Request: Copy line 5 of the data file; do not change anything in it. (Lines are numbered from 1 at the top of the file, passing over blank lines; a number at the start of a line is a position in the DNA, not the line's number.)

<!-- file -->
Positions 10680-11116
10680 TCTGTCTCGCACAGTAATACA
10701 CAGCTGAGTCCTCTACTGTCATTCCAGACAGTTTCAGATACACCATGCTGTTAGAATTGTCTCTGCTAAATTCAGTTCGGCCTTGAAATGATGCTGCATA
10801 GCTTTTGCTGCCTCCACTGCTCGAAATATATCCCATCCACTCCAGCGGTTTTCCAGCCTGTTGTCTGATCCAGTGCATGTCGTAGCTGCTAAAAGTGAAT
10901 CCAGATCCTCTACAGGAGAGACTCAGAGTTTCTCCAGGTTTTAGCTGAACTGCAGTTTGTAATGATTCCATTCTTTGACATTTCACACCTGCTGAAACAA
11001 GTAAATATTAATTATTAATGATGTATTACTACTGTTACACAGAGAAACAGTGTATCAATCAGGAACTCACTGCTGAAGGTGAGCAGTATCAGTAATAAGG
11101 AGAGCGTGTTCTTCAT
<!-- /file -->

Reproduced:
10901 CCAGATCCTCTACAGGAGAGACTCAGAGTTTCTCCAGGTTTTAGCTGAACTGCAGTTTGTAATGATTCCATTCTTTGACATTTCACACCTGCTGAAACAA